Making research more open is a push in many scientific fields today.
Yes, exactly. The ideal case would be a central platform that housed every neural network and experimental result from neuroscientists around the world. With that in place, we could see if a neural network that worked for one experiment could also explain the results of another experiment. We could test our models at scale.
It will take a long time to reach this point, but it is something on which I plan to focus throughout my career.
That seems useful and ambitious! What else will you work on after leaving Columbia next year?
Next July I will become an assistant professor in the department of brain and cognitive sciences at MIT. While my focus will ultimately depend on funding and staff, I already have some ideas of where I want to start!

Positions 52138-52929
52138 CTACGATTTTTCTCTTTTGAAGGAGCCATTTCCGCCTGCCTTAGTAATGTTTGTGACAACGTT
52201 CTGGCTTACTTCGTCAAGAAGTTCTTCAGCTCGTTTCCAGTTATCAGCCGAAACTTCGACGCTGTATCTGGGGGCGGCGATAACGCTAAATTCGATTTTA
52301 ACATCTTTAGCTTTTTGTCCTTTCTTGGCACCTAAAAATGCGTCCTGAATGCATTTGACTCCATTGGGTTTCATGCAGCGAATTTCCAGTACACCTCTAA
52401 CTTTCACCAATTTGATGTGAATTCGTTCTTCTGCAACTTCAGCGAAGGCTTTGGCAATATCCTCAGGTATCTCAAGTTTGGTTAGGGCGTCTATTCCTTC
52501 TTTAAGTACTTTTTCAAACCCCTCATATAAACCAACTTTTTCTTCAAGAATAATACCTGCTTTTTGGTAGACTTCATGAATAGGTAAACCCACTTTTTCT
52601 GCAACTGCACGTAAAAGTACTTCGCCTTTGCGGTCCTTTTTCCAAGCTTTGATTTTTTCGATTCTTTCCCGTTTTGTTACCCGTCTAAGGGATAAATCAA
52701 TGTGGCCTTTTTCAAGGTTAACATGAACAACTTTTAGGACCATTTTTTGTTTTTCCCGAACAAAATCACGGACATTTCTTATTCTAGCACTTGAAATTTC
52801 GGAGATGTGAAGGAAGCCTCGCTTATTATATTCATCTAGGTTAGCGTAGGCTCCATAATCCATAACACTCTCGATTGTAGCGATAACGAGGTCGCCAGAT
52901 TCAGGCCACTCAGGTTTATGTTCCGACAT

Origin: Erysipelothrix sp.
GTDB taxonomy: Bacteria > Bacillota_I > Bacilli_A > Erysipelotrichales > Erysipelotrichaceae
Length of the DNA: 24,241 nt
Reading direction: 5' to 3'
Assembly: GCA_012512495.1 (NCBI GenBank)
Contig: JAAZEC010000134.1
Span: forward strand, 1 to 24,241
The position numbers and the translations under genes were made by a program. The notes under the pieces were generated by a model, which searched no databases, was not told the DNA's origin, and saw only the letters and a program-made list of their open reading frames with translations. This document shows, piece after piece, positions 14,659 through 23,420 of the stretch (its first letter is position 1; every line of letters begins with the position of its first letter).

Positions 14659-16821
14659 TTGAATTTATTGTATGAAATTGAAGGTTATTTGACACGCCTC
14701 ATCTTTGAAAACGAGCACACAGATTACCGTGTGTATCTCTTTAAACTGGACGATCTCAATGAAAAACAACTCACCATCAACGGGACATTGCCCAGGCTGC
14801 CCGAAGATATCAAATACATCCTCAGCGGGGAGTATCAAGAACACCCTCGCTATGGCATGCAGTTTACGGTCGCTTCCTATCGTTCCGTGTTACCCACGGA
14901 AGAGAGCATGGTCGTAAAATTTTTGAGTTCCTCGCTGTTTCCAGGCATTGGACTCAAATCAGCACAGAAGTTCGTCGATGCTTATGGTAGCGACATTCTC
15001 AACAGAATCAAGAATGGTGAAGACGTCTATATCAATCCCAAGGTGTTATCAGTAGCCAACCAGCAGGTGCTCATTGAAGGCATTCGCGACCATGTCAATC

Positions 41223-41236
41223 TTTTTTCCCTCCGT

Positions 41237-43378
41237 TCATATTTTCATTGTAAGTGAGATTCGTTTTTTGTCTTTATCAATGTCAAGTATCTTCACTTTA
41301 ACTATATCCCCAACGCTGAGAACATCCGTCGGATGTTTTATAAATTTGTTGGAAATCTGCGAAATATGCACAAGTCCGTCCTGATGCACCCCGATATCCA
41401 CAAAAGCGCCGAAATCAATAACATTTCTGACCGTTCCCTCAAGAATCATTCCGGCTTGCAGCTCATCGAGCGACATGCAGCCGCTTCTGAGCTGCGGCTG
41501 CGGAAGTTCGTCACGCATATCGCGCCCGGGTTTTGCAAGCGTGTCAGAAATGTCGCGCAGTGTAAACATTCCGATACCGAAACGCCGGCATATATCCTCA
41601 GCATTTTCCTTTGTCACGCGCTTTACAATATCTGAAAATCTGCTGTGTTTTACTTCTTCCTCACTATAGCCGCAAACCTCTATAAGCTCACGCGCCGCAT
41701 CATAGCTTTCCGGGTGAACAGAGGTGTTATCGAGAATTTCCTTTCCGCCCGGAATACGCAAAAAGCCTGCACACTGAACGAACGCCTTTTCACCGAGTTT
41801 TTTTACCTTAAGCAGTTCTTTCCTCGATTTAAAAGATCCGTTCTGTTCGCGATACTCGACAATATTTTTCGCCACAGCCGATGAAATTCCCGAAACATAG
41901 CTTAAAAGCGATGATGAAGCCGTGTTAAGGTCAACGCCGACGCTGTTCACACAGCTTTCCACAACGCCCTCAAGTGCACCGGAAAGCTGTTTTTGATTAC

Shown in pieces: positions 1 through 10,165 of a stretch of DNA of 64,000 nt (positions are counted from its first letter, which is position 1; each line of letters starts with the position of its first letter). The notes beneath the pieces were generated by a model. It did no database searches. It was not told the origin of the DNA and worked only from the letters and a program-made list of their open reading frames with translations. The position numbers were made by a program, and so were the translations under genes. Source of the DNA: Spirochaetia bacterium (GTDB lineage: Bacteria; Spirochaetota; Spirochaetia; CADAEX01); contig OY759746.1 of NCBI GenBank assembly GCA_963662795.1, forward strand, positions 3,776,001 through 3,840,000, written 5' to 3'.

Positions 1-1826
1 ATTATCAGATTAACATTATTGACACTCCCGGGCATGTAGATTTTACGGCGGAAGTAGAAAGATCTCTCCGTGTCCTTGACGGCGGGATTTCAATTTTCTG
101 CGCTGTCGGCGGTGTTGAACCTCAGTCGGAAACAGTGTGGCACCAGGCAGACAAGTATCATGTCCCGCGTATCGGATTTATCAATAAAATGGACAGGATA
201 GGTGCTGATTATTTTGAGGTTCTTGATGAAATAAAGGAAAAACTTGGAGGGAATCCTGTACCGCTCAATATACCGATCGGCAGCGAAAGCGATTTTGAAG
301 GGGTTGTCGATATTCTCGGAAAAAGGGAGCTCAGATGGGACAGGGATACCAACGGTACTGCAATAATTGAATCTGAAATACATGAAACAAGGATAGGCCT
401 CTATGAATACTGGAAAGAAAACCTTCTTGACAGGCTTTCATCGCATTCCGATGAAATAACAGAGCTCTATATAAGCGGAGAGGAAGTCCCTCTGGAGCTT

For example, I’m interested in expanding the scope of what our theoretical models can accomplish. Right now, it’s basically a one-to-one relationship: We develop a model that can inform a single experiment. But we should be building a model that explains the results of 20, 30, 50 experiments across many labs and many tasks. This could inspire a deeper understanding of human cognition, and it’s something I want to push toward.
I’m also interested in figuring out what it means for a neural network to ‘understand’ something. Today we can present a neural network with an English sentence, and it will produce another sentence in response. That seems like communication, but does the neural network truly understand what it’s doing? Or let’s take people. Someone could read a book and understand all of it, some of it, or perhaps nothing at all. What’s the mechanism in the brain behind these differences? Those questions are interesting to me, and they’ll keep me busy.